Forgetting the danger of being recognized, Rostov went close to the porch, together with some inquisitive civilians, and again, after two years, saw those features he adored: that same face and same look and step, and the same union of majesty and mildness....
My neighbor, he added, when he heard who Rostov wanted.
That was why Rostov grew angry when he was rallied about Princess Bolkonskaya.
Ilyin tried to imitate Rostov in everything and adored him as a girl might have done.
Kozlovski scanned the ranks resolutely and included Rostov in his scrutiny.
On approaching it, Rostov felt as he had done when approaching his home in Moscow.
Before him, on the right, Rostov saw the front lines of his hussars and still farther ahead a dark line which he could not see distinctly but took to be the enemy.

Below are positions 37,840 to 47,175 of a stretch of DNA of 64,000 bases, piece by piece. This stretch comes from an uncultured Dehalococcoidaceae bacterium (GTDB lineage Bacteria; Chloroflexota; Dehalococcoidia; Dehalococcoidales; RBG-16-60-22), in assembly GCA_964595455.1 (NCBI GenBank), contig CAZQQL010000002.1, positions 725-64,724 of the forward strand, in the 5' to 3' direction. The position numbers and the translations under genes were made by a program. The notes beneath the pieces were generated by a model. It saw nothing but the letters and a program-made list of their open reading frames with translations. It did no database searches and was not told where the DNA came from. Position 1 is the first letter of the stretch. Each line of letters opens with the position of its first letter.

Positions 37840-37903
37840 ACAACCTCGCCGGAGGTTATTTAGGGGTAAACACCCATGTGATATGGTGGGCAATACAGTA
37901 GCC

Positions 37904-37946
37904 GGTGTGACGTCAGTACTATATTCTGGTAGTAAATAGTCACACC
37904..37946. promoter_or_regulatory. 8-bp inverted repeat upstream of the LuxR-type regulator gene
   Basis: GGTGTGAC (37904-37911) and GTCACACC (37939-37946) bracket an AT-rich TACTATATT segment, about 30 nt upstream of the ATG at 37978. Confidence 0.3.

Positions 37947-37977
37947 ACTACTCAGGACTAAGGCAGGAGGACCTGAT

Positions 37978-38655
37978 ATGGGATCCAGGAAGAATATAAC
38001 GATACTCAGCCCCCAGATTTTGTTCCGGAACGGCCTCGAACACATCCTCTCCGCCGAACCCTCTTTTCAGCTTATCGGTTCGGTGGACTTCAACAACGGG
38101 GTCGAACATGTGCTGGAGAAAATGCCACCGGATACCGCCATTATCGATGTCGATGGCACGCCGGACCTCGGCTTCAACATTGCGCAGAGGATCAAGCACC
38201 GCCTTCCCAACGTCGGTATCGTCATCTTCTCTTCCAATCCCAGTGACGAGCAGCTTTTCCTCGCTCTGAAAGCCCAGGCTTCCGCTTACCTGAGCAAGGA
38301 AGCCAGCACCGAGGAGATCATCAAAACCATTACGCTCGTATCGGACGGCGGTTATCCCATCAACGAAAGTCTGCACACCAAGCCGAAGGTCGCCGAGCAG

And so he did not like Zdrzhinski's tale, nor did he like Zdrzhinski himself who, with his mustaches extending over his cheeks, bent low over the face of his hearer, as was his habit, and crowded Rostov in the narrow shanty.
Count Rostov was displeased to see that the company consisted almost entirely of men and women known for the freedom of their conduct.
Nicholas Rostov experienced this blissful condition to the full when, after 1807, he continued to serve in the Pavlograd regiment, in which he already commanded the squadron he had taken over from Denisov.